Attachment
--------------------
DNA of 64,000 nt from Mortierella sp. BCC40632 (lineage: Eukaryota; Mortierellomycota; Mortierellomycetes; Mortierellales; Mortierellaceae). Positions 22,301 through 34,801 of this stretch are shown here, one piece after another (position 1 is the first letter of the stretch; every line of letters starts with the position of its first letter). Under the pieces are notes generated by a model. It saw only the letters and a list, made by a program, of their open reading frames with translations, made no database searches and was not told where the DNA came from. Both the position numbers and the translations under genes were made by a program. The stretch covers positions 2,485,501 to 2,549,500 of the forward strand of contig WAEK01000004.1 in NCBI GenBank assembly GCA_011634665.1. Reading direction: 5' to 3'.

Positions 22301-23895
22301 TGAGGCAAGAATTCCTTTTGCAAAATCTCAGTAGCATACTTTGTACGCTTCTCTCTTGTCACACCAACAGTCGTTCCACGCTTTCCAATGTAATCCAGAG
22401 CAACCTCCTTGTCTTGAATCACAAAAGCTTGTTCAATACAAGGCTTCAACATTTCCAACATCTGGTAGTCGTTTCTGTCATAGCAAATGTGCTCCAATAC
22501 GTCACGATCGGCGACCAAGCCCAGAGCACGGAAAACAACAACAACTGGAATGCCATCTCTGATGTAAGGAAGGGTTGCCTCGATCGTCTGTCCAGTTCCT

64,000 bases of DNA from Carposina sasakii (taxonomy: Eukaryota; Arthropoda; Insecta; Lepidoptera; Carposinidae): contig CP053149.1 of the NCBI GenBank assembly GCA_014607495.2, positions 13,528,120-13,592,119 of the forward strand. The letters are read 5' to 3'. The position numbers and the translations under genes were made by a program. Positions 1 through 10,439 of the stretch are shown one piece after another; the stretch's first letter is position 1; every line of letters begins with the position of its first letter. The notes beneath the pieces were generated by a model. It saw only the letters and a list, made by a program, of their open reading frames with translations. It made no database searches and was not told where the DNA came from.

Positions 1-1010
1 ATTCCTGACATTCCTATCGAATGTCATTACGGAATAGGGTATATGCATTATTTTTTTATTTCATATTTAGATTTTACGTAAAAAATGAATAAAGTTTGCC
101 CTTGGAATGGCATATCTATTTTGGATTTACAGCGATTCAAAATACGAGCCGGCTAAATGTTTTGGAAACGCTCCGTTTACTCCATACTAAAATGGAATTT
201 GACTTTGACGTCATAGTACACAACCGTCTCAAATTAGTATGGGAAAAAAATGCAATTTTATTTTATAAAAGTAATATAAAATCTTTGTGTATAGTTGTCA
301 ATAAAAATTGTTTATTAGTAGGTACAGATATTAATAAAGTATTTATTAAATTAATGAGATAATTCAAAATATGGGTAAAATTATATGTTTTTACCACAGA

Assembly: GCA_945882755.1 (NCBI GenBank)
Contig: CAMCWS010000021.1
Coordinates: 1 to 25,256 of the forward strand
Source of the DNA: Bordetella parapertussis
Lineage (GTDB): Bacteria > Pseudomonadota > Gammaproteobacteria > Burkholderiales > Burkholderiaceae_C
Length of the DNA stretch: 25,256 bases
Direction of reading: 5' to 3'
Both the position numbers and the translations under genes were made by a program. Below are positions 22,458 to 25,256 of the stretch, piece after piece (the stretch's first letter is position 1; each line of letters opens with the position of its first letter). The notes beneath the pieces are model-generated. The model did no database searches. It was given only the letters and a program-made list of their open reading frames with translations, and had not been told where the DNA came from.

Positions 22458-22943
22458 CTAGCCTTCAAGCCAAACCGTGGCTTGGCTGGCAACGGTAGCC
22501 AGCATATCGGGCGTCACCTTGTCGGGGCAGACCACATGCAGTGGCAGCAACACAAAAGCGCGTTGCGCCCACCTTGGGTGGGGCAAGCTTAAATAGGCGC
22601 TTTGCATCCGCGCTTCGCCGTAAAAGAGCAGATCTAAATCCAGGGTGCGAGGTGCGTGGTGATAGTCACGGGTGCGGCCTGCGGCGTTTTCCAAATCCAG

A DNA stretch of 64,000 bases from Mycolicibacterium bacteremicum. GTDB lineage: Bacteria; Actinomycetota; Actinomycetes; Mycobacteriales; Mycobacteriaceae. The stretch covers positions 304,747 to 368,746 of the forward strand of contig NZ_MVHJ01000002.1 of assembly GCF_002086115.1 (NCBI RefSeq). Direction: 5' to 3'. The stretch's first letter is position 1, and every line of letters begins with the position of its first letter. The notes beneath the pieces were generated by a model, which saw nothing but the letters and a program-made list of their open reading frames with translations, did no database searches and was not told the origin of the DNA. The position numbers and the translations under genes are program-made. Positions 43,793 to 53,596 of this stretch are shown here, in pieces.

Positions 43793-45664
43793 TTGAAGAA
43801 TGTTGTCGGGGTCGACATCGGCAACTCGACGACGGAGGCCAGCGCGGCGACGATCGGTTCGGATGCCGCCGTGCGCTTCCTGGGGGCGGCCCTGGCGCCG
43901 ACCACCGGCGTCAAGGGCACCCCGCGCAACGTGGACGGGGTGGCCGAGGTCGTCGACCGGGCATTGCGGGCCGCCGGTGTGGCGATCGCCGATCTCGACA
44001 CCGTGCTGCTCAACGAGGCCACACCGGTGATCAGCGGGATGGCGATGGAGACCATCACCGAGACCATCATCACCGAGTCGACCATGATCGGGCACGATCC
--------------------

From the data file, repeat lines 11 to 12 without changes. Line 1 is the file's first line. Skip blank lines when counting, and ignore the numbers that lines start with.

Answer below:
301 ATAAAAATTGTTTATTAGTAGGTACAGATATTAATAAAGTATTTATTAAATTAATGAGATAATTCAAAATATGGGTAAAATTATATGTTTTTACCACAGA

Assembly: GCA_945882755.1 (NCBI GenBank)